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Endovascular treatment of dural arteriovenous fistulas involving the vein of Galen: a single-center cohort and meta-analysis
  1. David C Lauzier1,
  2. Henrik Ullman1,
  3. Angela Hardi2,
  4. Colin Derdeyn3,
  5. Dewitte T Cross1,
  6. Christopher J Moran4
  1. 1Mallinckrodt Institute of Radiology, Washington University School of Medicine, St Louis, Missouri, USA
  2. 2Bernard Becker Medical Library, Washington University School of Medicine, St Louis, Missouri, USA
  3. 3Department of Radiology, University of Iowa Medical Center, Iowa City, Iowa, USA
  4. 4Mallinckrodt Institute of Radiology and Department of Neurological Surgery, Washington University School of Medicine, St Louis, Missouri, USA
  1. Correspondence to David C Lauzier, Washington University in St Louis School of Medicine, St Louis, USA; dlauzier{at}


Background Dural arteriovenous fistulas (dAVFs) draining into the vein of Galen (VoG) are complex lesions that often necessitate treatment to minimize the risk of rupture and relieve symptoms. These lesions can be treated with open surgical resection, radiosurgery, or endovascular embolization. Unfortunately, endovascular treatment of dAVFs involving the VoG has not been robustly assessed across large patient cohorts. To meet this need, we performed a retrospective review of dAVFs involving the VoG at our center, and included these in a meta-analysis to identify the safety and efficacy of endovascular embolization, as well as describing current treatment trends for this disease.

Methods Consecutive patients with dAVFs involving the VoG treated at a single center were identified from a prospective database and retrospectively reviewed. A literature search was conducted with defined search criteria, and eligible studies were included alongside our cohort in a meta-analysis. Rates of complete dAVF treatment and clinical complications were pooled across studies with a random effects model and reported with a 95% CI.

Results Five dAVFs involving the VoG were treated endovascularly at our center during the study period. In this series, 80% of treatments led to complete occlusion of the fistula while no patients had clinical complications. Onyx was used for all treatments. In our meta-analysis, the overall rate of complete occlusion was 72.0% (95% CI 59.8% to 84.1%) and the overall rate of clinical complications was 10.0% (95% CI 4.7% to 15.3%).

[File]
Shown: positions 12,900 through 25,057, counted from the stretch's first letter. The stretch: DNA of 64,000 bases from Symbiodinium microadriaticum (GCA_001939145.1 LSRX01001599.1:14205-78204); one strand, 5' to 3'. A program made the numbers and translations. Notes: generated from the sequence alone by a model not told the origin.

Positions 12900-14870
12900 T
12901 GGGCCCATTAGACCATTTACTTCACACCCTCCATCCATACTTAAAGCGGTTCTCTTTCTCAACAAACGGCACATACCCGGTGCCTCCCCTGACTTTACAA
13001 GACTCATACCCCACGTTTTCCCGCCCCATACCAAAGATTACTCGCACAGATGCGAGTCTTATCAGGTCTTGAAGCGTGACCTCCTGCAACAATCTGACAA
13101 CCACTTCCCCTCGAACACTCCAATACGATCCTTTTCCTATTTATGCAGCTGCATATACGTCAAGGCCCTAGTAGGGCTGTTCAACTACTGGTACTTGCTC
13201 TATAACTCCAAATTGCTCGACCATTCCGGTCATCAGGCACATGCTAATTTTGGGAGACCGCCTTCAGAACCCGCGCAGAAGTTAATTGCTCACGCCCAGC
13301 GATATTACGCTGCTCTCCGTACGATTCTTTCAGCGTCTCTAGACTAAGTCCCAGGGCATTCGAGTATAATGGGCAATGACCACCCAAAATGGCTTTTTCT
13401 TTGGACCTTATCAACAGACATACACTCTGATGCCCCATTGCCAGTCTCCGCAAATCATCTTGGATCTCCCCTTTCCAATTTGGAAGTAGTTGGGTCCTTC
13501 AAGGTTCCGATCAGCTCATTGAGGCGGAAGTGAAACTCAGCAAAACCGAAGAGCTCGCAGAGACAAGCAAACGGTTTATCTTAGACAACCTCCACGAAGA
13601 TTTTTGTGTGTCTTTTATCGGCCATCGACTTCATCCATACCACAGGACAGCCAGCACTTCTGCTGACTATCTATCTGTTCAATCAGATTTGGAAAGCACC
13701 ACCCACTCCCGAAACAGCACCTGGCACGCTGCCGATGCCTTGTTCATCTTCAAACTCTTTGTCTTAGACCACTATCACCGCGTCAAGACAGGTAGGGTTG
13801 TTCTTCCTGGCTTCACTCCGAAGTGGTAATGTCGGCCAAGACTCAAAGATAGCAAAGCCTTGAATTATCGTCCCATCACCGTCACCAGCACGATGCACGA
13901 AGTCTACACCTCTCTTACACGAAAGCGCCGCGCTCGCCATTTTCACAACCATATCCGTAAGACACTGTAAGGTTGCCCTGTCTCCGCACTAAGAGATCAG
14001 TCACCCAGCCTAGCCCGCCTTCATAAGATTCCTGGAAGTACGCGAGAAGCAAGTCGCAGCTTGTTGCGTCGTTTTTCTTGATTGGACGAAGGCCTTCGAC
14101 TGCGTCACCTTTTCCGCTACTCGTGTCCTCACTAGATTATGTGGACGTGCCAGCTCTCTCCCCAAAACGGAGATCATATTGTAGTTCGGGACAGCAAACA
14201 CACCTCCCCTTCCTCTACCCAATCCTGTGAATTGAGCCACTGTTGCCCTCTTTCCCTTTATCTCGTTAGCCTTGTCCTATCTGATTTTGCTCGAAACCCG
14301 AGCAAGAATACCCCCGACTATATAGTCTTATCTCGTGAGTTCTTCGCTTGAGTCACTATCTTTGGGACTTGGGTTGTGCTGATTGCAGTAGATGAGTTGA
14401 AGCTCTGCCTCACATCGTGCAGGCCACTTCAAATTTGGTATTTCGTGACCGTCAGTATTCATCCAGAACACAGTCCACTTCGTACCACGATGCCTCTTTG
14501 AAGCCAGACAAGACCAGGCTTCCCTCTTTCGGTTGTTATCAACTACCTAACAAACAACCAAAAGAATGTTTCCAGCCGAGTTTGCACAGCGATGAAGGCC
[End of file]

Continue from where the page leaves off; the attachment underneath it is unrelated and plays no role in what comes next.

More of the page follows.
Conclusions Endovascular approaches for dAVFs involving the VoG are technically feasible, but carry a risk of clinical complications. Future work should identify optimal endovascular embolic agents.

  • Coil
  • Fistula
  • Liquid Embolic Material

Data availability statement

Data are available upon reasonable request.

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Data availability statement

Data are available upon reasonable request.

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  • Contributors Study conception: DCL and CJM. Data collection: DCL, HU, AH. Data analysis: DCL and AH. Manuscript writing: DCL and CJM. Critical revision: CD, DTC, CJM. Final approval: DCL, HU, AH, CD, DTC, CJM. All authors read and approved the submitted manuscript. DCL serves as the guarantor and accepts full responsibility for the work and conduct of the study, had access to the data, and controlled the decision to publish.

  • Funding The authors have not declared a specific grant for this research from any funding agency in the public, commercial or not-for-profit sectors.

  • Competing interests CJM is a consultant for Medtronic, Cerenovus, Microvention, Stryker, and Balt. CD is a consultant (DSMBs) for Penumbra (MIND, THUNDER trials), NoNO (ESCAPE-Na1), and Silk Road (NITE trial).

  • Provenance and peer review Not commissioned; externally peer reviewed.

  • Supplemental material This content has been supplied by the author(s). It has not been vetted by BMJ Publishing Group Limited (BMJ) and may not have been peer-reviewed. Any opinions or recommendations discussed are solely those of the author(s) and are not endorsed by BMJ. BMJ disclaims all liability and responsibility arising from any reliance placed on the content. Where the content includes any translated material, BMJ does not warrant the accuracy and reliability of the translations (including but not limited to local regulations, clinical guidelines, terminology, drug names and drug dosages), and is not responsible for any error and/or omissions arising from translation and adaptation or otherwise.